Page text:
Winding Down

I’m on day 10 or so of conference lectures. Today it’s Stem Cell Culture Secrets and Patent Issues (which combine into quite the quagmire in the hESC field). Yesterday I only attended one talk, that of Gary Robbins, the Science Dude at the Orange County Register. Gary’s blog about local science news gets a lot of traffic. I picked up some good tips.

This week he is running two polls. One is about whether or not it will demean a trained elephant to temporarily encapsulate it in a giant bubble as part of a stunt at the Discovery Science Center (371 respondents said no; 353 said yes as of 6:42 am this morning). The other is called “Is Science Sinful?” It asks about a senior Catholic cleric’s declaration that certain types of scientific research (including genetic manipulation of human embryos) are sinful. This poll only got 68 responses: 43 disagreed with the cleric, 7 agreed and 18 said the question was too vague.

If these polls are to be taken seriously—and I’m not sure they are—more Orange County Register readers care about the temporary fate of a trained elephant than care about a prominent theologian’s opinion about what it means to be human.

Gary and I have emailed back and forth a couple times in regard to his coverage of local hESC news. It was good to meet him in person. He’s appropriately kinetic, and gave a current events talk about the impact of the Internet on the news business. He also handed each of us a dime to demonstrate how hESC scientists ought to talk to the press about their work. He said that when he talks to people about hESCs, he uses a dime to demonstrate that the 8-celled blastocysts destroyed in the research are the size of President Roosevelt’s eye on the coin. His was a lecture about educating a busy public about science rather than one about how hESC scientists can avoid being misquoted or manipulated by unscrupulous or untrained reporters.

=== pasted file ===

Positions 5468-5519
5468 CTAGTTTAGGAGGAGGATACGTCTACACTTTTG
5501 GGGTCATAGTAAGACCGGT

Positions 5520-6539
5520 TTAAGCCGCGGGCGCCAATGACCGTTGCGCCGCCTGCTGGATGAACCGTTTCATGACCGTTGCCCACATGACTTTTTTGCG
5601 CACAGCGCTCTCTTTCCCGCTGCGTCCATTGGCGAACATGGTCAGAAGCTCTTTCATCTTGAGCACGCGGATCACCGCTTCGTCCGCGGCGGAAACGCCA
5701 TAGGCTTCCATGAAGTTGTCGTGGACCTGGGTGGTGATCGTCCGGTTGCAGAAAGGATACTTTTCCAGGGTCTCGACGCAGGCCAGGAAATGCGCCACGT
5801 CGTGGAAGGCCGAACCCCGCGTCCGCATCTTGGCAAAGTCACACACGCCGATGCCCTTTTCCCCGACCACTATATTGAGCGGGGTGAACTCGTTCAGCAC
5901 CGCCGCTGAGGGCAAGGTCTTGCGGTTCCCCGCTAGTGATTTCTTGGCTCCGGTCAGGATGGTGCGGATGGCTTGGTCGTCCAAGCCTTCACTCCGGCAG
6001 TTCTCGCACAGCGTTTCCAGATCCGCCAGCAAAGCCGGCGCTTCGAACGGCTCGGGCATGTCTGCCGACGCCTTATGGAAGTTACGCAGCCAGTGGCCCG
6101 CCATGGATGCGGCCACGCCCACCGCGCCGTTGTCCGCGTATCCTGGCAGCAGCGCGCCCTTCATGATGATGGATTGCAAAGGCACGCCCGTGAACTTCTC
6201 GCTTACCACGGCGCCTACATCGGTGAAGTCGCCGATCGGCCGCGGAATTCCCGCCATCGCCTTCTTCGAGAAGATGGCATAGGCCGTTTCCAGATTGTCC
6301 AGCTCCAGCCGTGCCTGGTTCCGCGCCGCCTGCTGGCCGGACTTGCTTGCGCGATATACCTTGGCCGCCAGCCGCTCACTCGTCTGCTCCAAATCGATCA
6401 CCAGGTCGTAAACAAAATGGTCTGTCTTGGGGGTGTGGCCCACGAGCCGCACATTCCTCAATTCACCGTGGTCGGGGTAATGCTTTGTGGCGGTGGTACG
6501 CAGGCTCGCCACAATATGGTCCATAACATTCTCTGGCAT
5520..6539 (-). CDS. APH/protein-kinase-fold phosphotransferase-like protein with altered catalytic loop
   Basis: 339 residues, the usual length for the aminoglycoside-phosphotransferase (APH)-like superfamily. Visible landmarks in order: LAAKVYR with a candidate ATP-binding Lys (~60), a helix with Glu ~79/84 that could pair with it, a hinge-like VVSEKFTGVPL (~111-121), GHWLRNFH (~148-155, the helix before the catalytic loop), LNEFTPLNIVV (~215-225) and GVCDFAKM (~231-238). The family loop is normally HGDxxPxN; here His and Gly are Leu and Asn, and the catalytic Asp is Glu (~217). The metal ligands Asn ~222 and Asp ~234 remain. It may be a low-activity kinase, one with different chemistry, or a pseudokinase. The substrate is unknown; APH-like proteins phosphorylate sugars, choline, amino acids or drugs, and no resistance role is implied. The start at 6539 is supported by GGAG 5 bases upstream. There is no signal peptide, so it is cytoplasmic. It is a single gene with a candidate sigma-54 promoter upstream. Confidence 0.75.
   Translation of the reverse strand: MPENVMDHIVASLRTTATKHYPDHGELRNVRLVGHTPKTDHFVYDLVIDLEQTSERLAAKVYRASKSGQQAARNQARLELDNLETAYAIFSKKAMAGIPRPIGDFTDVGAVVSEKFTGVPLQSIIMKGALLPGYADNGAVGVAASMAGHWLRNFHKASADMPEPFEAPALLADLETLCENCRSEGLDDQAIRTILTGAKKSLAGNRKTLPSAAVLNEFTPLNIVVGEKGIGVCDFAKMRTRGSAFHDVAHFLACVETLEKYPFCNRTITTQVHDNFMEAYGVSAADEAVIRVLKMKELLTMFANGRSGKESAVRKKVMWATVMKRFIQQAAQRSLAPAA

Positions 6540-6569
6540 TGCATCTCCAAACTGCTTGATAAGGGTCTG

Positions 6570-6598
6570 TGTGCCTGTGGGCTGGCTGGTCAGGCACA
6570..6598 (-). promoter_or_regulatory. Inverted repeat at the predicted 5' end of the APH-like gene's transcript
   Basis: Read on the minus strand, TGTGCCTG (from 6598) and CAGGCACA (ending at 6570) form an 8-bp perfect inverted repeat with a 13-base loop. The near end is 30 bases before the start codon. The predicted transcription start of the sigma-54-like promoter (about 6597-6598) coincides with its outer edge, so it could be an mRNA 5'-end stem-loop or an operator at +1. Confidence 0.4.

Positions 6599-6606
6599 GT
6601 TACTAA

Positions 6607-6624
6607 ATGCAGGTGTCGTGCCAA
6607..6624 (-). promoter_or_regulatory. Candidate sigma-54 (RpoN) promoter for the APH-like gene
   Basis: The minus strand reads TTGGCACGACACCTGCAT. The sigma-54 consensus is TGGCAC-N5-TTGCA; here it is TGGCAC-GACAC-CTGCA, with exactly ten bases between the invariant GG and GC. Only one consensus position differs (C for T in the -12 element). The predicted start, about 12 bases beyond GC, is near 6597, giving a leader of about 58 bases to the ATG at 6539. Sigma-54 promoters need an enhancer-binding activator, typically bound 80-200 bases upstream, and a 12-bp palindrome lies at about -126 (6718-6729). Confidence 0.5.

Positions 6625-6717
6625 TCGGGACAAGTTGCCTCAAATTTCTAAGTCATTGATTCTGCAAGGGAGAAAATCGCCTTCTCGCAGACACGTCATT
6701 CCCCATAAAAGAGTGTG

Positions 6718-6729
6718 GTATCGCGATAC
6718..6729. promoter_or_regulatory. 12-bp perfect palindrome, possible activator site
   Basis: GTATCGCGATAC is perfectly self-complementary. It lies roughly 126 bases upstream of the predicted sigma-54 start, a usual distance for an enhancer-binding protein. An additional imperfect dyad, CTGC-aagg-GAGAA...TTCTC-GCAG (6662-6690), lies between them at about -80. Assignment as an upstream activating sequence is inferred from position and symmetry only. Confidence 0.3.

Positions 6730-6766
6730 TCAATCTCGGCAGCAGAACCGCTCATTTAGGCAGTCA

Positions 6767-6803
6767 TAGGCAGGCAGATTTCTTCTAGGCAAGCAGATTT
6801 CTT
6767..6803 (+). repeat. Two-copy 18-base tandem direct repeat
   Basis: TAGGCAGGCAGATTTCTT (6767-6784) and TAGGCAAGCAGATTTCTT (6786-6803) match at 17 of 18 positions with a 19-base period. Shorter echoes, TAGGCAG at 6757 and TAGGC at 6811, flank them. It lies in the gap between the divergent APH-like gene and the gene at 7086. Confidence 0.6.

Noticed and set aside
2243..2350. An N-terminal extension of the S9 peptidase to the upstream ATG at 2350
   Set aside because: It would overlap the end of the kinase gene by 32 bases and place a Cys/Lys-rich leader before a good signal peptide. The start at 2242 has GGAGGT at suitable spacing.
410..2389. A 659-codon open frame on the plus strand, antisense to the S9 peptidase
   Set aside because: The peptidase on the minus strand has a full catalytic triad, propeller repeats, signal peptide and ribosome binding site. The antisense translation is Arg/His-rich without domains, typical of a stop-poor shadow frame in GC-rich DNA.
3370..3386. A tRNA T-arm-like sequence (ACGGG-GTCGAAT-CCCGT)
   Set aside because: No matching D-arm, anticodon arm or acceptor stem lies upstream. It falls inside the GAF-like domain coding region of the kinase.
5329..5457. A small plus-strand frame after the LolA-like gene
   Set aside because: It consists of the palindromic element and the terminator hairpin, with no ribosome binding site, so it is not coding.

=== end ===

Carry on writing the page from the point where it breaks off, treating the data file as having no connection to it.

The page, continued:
After the lecture, I attended a party at the hotel where the students are staying. We sat together in a dark room on the 18th floor and watched the fireworks over Disney Land. I was asked my opinion of The Secret and will be researching that today for a lovely, accomplished scientist from another part of the world. She doesn’t want to buy into The Secret’s message if it is inconsistent with Christian faith.

I also heard last night that Hans Keirstead is being shadowed by an HBO film crew and that he’s toned down his rhetoric, which, if true, is good for everybody.

Tomorrow, the NIH course wraps with an all-day symposium on stem cell treatment for pediatric diseases. Then I’m off to Santa Cruz to meet a faithful blogging friend in person. While I’m there, I’m going to worship at Vintage Faith Church where my new friend Dan Kimball pastors. After that, I’ll be spoiling my family for a bit and getting down to some serious writing work.

Update: I was thinking more about Gary’s polls. There are other possibilities for the divergent interest. First, Gary said his readers respond more to local science news than national or international news. Second, perhaps readers rightly discern that the temporary fate of a trained elephant is trivial enough for a 2-second opinion poll, whereas contemplating what it means to be human requires a bit more thought.

Update 2 (3/15/08): The Bubble/Elephant stunt at the Discovery Science Center has been canceled after an outpouring of public protest.

3 Comments on “Winding Down

  1. Looking forward to seeing you before you start your serious writing work! (And looking forward to seeing you in general. What a gift.)

  2. I can’t wait L.L. Both for the 5 hour drive and for the time with you.

  3. Pingback: Cheers to hESCs@CHOC « Christine A. Scheller

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